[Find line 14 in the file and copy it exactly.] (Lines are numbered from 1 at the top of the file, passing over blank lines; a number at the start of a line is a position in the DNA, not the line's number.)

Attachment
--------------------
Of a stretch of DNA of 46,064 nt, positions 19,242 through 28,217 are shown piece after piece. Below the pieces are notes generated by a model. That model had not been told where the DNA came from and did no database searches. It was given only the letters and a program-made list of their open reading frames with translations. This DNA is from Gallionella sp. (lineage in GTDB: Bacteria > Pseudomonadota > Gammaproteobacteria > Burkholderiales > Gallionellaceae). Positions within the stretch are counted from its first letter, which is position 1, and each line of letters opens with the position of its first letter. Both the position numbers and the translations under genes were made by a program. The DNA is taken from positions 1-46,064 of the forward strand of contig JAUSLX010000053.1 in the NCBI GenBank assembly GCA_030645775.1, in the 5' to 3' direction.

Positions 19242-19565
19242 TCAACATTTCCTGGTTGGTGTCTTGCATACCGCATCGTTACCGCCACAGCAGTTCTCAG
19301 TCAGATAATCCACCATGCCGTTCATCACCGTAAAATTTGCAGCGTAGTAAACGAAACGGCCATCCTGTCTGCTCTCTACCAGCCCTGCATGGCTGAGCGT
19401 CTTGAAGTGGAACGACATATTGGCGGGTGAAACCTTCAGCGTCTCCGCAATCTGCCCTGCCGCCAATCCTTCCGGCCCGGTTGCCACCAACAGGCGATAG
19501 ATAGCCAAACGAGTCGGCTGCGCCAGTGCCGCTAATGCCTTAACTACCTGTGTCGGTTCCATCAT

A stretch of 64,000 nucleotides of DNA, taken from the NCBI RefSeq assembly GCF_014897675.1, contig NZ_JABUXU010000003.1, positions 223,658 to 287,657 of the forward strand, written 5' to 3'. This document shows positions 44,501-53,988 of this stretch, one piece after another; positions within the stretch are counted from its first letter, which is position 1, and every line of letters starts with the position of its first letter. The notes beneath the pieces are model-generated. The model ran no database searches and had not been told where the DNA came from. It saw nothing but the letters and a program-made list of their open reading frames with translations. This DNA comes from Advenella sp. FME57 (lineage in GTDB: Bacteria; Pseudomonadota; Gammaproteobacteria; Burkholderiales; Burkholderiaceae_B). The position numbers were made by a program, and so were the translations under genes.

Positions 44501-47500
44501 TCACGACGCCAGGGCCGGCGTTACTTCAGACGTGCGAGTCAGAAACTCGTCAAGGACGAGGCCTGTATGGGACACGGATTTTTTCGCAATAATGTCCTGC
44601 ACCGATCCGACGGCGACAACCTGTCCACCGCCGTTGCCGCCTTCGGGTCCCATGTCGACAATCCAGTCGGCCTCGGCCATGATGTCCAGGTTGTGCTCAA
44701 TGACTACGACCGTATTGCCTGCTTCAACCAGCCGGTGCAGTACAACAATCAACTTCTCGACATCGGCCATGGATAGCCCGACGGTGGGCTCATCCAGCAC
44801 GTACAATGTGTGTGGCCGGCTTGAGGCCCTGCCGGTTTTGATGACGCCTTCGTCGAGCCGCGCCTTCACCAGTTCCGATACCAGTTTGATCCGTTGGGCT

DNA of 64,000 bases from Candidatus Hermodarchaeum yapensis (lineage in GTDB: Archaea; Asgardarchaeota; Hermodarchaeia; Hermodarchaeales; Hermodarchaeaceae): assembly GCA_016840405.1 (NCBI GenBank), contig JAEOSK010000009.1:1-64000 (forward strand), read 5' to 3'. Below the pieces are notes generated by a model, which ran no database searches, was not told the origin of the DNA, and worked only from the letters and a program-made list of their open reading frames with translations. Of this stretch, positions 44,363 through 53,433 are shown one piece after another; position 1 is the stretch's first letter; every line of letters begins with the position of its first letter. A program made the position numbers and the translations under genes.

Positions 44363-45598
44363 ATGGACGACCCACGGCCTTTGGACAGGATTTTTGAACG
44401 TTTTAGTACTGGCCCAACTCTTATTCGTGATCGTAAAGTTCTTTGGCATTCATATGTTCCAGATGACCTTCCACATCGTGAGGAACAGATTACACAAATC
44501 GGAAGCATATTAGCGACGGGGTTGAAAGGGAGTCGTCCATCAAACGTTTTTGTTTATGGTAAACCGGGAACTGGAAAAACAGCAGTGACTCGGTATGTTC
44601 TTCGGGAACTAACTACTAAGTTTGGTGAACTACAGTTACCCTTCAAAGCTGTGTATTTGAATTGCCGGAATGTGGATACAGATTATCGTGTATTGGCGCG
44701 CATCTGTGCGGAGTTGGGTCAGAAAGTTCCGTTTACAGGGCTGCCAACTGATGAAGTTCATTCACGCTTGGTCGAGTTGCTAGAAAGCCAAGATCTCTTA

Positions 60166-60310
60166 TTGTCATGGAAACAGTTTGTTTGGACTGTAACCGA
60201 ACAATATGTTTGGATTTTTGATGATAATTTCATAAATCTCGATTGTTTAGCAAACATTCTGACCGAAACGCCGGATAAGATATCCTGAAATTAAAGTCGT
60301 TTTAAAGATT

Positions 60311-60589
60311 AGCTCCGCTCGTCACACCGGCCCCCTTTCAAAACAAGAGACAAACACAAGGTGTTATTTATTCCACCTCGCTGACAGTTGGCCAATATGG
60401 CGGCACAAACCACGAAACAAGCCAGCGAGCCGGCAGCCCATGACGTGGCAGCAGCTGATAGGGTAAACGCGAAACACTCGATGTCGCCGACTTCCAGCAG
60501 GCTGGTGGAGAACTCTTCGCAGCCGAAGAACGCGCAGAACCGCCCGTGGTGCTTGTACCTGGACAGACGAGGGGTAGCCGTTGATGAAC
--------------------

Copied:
Positions 44363-45598